I still remember the first time I was stung by a Jellyfish.  It was at 'Walls' in Waikiki. The funny thing is that it's not the pain that issued lasting trauma, as much as the sight of my buddy starting to whip his 'equipment' out of his trunks.  "Hold still. " he said, fumbling with his drawstring and his built-in swimshort web panty (what is the purpose of that anyway?  Oh well, a story for another day..).  I wasted no time in hurling a hunk of sand at his face, striking him square in the mouth.

No, he wasn't trying anything weird or experimentational...  He was trying to treat the Jellyfish sting the best way he knew how - to pee on my wound and treat me like a doggie treats a fire hydrant.  Needless to say, I passed on the remedy and toughed it out.  Even though it hurt like hell for hours afterward, it saved our relationship from venturing into the 'uncomfortable' zone.

The Hawaiian Box Jellyfish usually appears in mass quantities about 7-10 days after a full moon, and usually on the South Shores (especially tending towards Sandy Beach/Waimanalo/Hanauma Bay on the SouthEast, and Waikiki and Ala Moana on the South Shores).  It's been in the news a lot lately as literally hundreds are coming out of the water with nasty stings.

The Box is one of the most venomous sea creatures around.  People can easily die from multiple stings or allergies to the Jellyfish.  They aren't vicious creatures and don't go after you like Jaws... Rather they float around with the tides and actually attempt to avoid striking objects.  They have 4 eyes, spaced evenly around it's body, which allow the Jellyfish to process information from 360 around it's bell shaped head.  The box jellyfish here can have up to 60 tentacles that can reach over 3 meters long.  These tentacles are designed to help immobilize the Box Jellyfishes Dinner.  Transparent and Invisible, swimmers often have a tough time spotting the danger until it is too late.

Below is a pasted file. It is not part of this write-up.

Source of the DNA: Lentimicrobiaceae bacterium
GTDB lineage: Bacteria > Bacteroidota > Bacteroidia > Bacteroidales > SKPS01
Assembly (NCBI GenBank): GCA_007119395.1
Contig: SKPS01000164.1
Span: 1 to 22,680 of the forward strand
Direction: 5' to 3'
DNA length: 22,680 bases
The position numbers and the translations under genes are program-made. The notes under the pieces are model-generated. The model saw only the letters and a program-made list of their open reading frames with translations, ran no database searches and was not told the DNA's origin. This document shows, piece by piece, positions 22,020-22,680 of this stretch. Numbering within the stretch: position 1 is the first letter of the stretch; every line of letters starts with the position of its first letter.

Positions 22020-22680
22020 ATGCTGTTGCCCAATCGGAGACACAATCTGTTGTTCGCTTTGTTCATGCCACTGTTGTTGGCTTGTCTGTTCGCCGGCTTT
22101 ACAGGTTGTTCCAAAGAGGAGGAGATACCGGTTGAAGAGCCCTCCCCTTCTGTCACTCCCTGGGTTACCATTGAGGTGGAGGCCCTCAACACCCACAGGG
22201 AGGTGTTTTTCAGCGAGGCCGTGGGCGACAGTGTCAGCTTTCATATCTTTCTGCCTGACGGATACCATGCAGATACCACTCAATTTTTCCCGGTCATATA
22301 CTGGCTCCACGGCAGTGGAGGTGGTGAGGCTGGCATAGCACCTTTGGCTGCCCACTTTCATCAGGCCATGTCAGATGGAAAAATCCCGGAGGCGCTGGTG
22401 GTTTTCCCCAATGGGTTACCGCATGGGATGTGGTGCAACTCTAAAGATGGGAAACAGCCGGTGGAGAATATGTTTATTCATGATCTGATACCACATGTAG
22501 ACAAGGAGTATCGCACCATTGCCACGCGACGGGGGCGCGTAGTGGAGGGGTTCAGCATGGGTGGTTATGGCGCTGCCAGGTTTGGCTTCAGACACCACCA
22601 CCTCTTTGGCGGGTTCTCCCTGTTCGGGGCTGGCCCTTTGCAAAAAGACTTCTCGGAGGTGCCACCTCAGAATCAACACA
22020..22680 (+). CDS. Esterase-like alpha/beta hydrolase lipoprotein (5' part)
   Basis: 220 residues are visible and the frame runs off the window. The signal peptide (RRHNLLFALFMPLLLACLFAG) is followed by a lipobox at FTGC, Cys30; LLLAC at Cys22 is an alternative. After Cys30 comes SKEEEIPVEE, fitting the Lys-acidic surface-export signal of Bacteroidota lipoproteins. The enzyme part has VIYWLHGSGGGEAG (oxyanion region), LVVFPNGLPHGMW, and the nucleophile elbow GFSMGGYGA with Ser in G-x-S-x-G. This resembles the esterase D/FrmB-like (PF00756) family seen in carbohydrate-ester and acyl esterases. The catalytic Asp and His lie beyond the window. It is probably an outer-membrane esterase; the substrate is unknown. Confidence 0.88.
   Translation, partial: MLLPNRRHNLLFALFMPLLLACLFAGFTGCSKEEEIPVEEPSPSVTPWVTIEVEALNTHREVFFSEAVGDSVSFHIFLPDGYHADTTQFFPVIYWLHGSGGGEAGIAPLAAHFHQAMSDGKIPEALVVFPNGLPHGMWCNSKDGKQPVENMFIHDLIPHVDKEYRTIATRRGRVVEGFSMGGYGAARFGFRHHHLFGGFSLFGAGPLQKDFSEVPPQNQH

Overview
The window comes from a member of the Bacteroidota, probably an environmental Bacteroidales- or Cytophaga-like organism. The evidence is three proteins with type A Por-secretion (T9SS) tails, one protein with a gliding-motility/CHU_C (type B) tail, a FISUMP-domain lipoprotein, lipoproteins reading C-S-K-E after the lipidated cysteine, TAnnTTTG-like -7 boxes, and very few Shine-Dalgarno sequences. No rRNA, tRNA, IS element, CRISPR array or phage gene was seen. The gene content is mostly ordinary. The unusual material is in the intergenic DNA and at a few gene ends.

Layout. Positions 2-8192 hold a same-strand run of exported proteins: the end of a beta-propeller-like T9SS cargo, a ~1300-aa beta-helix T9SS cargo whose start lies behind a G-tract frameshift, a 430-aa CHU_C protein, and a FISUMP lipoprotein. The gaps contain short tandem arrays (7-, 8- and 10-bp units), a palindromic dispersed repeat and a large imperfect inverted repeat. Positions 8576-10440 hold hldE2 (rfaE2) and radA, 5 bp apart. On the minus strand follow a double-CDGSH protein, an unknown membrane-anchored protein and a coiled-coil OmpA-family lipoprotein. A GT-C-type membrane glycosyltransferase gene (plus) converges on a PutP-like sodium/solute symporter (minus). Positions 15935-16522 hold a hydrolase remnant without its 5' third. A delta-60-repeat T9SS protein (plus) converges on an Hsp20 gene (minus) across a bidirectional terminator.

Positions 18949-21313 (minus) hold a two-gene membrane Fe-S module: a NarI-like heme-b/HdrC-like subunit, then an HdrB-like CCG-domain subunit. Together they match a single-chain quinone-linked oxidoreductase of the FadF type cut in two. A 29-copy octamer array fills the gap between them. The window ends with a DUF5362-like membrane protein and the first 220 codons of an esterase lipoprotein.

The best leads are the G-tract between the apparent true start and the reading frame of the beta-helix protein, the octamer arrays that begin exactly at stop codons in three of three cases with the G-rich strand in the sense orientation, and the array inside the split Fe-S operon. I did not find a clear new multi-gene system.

Once an unfortunate swimmer comes in contact with the box jellyfish tentacles, stingers called nematocysts are stimulated.  Each of these nematocysts fire both a barb and poison into the victim, and the stinger is, as Lionel Richie put it, "Stuck on You".

Myths of the Box Jellyfish Antidote
THE SHI-SHI SOLUTION: Well, let's take a look at that 'shi-shi' antidote, shall we?  It has never been proven to work, and actually may cause some of the unfired nematocysts on the stinger to fire and inflict more damage, poison, and pain.  The only effect I can see Shi-Shi having is that the victim forgets all about the pain of the experience because he/she is so disgusted by getting a 'golden shower'.

MEAT TENDERIZERS: Also not proven to lessen or deactivate any of the effect of a box jelly sting.  Most this will do is make your skin nice and soft - Probably attract more sharks also.  Get away from me if you want to go swimming smelling like a juicy steak.

VINEGAR: Of all the common remedies, this one seems to have the most well  documented effect.  The goal here is to render the stingers inactive so they don't inject any further poison into your system.

Let's say you're stung... What do you do?
If you have some, pour vinegar on the tentacles first.  Then remove any remaining tentacles from your body.  Use a stick so you don't get stung on the fingers, and lift the tentacle off of you.  Once I was stung by a jellyfish that somehow journeyed up the leg of my trunks and stung me on the inner thigh.  People were looking at me as I grabbed a stick and started shoving it violently up my shorts.  If you need to rinse off the tentacle or put water on it, use sea water, as fresh water will activate the unfired stingers.  If you start feeling queasy, dizzy, or weak, get medical attention right away - Jellyfish poison works on the respiratory as well as pulmonary systems.

I still love my buddy and the sacrifice he was willing to make for me.  I'd suck the poison from a rattlesnake wound and give mouth to mouth to anyone in need, but when it comes to Jellyfish stings?   I make sure I've packed my handy bottle of vinegar in my beach bag... Just in case.